Is Federalism the Best Path for a State Like Somalia?


Parliament Speaker Mohamed Osman Jawari (left) and the President at the 42nd Anniversary of the Somali Script

6 March 2015 – Since the toppling of the government in 1991 and the civil war which followed it, Somalia is just finding its feet as a government. The Federal Government of Somalia (FGS) led by President Hassan Sheikh Mahamoud came into power in 2012, but as Vision 2016 slowly creeps up on the state, it makes everyone, including myself, question whether federalism is truly the right path for Somalia.

Somalia has had their fair share of government administrations in the follow up to the collapse of the state government.

Nevertheless, the current internationally-backed government has struggled in many aspects, particularly with the relationships between the President and Prime Minister, which has seen 3 Prime Ministers appointed by President Hassan as we approach his 3rd year in power.

Continued bickering in Villa Somalia and the degree of insecurity in some regions has led to an increase in extremism, internal political fighting and foreign exploitation.

The idea of federalism in Somalia is not something new to us; talks date back to pre-independence, but the key discussion and ideas for it came as a product of the civil war in the 1990s.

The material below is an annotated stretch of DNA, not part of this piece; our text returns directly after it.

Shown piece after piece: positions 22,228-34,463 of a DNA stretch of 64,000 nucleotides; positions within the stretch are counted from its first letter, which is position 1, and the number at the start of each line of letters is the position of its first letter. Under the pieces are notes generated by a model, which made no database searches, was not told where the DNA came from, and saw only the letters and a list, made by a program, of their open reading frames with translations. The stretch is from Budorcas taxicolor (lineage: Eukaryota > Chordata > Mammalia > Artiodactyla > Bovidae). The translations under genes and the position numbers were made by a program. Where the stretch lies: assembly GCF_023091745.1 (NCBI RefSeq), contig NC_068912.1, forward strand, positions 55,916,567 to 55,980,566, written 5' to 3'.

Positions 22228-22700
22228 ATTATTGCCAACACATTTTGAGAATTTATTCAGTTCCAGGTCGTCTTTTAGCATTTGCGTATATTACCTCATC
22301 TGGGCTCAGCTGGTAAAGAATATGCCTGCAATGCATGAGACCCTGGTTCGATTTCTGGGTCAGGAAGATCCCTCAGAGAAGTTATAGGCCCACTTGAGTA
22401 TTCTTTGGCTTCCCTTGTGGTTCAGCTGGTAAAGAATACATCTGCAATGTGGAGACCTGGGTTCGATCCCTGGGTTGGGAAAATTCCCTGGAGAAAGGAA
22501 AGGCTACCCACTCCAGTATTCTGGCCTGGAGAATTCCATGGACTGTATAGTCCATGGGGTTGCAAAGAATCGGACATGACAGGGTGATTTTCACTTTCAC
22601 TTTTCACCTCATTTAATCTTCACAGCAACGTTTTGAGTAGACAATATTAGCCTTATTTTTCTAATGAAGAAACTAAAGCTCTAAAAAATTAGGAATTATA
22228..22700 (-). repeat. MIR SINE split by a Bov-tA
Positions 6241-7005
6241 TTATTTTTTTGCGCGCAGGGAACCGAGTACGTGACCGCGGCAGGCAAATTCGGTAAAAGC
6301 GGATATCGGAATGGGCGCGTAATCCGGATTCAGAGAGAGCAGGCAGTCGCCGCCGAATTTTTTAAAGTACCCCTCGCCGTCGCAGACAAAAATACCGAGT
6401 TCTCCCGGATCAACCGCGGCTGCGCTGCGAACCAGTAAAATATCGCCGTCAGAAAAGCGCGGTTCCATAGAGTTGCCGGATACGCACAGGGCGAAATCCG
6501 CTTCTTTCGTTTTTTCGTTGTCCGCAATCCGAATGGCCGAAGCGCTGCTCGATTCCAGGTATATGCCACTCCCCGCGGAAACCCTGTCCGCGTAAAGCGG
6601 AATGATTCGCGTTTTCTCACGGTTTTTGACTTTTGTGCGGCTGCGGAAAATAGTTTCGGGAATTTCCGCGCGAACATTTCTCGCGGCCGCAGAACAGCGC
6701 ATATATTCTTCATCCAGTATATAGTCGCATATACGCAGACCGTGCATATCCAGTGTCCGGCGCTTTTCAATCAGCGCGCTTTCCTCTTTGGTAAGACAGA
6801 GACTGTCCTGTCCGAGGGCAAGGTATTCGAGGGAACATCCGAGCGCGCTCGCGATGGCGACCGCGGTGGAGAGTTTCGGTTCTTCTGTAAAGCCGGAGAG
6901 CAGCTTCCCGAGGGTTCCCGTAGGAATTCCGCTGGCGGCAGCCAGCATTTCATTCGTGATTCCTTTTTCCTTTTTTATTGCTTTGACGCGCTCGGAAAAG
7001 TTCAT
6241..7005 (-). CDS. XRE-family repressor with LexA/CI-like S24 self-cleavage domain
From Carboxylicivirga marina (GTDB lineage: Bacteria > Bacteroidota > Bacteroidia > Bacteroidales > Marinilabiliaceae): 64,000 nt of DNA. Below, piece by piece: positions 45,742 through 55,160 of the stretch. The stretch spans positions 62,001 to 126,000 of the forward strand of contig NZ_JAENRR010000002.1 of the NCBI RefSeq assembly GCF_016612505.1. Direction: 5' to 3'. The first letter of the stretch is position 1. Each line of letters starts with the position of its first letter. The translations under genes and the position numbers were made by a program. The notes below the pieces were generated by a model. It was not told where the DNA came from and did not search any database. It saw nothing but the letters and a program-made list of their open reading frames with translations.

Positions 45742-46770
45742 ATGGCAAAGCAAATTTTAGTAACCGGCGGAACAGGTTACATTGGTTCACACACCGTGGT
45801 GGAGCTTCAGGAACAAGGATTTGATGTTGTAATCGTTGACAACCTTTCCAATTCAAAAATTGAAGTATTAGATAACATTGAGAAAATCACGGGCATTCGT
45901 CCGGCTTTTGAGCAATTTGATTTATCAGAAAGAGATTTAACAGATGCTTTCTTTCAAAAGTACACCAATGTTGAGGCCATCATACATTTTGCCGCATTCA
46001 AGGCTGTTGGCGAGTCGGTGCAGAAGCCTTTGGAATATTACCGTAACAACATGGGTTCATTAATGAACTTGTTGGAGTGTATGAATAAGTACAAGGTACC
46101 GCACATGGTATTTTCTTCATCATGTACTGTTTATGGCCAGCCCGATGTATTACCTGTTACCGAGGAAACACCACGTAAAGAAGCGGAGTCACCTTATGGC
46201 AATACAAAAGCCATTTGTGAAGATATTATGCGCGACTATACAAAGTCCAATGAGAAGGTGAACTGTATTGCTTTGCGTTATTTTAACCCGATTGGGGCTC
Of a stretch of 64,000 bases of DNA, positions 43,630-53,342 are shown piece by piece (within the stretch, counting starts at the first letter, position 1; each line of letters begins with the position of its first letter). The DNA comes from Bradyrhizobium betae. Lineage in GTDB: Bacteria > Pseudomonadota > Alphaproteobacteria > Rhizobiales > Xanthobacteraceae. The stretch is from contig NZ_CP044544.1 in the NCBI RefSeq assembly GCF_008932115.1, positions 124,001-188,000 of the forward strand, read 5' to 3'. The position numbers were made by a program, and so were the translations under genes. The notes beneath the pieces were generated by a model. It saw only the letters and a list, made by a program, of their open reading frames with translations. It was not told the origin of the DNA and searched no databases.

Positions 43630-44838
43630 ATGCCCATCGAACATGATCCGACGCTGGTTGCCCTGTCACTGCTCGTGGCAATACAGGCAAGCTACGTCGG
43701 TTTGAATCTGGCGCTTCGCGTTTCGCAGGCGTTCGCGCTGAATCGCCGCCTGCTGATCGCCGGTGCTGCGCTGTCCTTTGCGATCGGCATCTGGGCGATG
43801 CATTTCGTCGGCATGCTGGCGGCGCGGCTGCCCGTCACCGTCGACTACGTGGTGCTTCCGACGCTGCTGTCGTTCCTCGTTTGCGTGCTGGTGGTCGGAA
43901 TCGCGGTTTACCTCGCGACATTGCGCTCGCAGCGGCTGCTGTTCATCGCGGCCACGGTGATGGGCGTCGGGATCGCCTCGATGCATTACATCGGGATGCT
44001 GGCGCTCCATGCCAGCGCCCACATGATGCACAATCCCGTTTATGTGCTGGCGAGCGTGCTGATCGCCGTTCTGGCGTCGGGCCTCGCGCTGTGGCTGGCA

Previous governments before the FGS failed to implement federalism successfully, in part because it did not control many cities and its area of influence was based largely in Mogadishu.

Now, Somalia is continuing state building in a much more difficult and complex process. To date, there have been 4 formed state governments: two have just commenced the state building process at the regional level (the Interim Jubba Administration and Interim Southwest administration), one wants no part of a federal government (Somaliland), and one would like to continue to govern their own region with a limited amount of power to the federal government (Puntland).

The idea of federalism for Somalia that past leaders have had, yet failed to achieve, seems good in a verbal and linguistic way but more must be done to achieve these plans.

Speaking at Garowe II in 2012, former president of Puntland Abdirahman Mahamoud Faroole described the type of federalism that Puntland aspired as ‘’a system where power and resources is divided between the states and a federal level. Gone are the days when power and resources was unfairly concentrated in a single city-state.’’ 

But with this point in mind, the worst fear of federalism in Somalia is the production of a new sort of federal system: Clan Federalism.

For example, in May 2014, whilst addressing an audience in London, Head of the UN Mission in Somalia Nicholas Kay explained that “Federalism should be seen as structuring Somalia along strictly clan lines. There will be minorities in each state and each state must ensure it is inclusive.”  Not only does this confuse everyone, this also comes across as a negative description of a federal Somalia.